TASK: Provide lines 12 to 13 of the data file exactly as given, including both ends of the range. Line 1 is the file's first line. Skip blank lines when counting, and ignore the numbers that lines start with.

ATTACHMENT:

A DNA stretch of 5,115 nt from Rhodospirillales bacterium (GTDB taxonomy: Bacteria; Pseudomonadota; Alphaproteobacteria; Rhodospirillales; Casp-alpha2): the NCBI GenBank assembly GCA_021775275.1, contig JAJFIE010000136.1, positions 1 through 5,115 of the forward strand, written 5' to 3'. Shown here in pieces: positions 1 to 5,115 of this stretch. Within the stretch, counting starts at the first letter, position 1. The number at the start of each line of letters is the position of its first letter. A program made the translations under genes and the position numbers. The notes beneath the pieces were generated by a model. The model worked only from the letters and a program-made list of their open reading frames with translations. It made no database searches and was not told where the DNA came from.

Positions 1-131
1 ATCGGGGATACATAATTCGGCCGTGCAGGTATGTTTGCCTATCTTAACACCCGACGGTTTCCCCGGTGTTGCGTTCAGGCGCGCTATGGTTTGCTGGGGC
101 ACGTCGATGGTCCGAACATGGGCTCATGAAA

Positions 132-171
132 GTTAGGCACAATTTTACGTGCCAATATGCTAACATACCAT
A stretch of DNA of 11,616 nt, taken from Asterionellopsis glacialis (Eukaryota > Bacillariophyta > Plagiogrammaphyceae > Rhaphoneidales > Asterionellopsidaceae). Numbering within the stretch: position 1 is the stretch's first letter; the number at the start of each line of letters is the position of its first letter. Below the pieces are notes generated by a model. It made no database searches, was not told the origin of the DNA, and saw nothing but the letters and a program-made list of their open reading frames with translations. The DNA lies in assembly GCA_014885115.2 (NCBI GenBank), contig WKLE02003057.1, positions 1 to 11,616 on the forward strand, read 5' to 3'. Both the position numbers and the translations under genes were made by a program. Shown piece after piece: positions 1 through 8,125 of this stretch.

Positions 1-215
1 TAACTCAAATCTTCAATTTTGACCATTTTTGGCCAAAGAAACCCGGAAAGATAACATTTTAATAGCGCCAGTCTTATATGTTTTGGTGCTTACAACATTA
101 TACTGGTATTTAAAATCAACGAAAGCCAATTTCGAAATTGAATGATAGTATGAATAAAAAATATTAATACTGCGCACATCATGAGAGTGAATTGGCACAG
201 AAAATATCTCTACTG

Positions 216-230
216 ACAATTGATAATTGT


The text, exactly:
Positions 216-230
216 ACAATTGATAATTGT